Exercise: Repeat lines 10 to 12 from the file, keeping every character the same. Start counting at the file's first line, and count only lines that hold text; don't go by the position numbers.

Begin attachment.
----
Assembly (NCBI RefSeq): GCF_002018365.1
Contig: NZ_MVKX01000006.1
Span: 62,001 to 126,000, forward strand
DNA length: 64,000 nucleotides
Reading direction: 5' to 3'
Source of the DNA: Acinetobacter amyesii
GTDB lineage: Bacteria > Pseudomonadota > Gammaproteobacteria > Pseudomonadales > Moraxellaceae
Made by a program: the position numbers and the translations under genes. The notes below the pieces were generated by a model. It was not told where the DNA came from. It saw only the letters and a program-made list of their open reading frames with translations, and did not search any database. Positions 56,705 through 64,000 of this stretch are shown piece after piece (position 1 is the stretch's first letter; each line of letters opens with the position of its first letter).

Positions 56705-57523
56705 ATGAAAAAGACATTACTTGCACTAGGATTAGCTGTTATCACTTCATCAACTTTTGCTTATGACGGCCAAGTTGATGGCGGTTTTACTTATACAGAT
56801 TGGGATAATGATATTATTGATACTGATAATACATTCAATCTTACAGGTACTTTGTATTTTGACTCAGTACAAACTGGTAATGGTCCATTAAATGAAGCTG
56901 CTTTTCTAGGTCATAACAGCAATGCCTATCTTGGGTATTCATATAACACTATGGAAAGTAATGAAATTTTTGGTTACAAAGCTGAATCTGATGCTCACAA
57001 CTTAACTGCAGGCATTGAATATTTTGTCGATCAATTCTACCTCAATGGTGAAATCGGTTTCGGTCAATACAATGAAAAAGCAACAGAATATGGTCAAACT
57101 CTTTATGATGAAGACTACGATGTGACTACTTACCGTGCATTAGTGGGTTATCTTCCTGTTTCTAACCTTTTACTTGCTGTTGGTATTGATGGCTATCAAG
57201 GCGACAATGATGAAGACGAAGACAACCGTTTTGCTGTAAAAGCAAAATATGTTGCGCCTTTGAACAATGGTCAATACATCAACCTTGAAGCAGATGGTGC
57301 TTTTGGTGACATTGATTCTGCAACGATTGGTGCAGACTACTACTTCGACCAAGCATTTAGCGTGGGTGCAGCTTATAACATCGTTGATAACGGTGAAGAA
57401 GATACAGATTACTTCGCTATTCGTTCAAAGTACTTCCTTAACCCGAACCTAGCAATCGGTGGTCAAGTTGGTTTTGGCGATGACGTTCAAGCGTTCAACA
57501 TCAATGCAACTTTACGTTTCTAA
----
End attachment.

56705 ATGAAAAAGACATTACTTGCACTAGGATTAGCTGTTATCACTTCATCAACTTTTGCTTATGACGGCCAAGTTGATGGCGGTTTTACTTATACAGAT
56801 TGGGATAATGATATTATTGATACTGATAATACATTCAATCTTACAGGTACTTTGTATTTTGACTCAGTACAAACTGGTAATGGTCCATTAAATGAAGCTG
56901 CTTTTCTAGGTCATAACAGCAATGCCTATCTTGGGTATTCATATAACACTATGGAAAGTAATGAAATTTTTGGTTACAAAGCTGAATCTGATGCTCACAA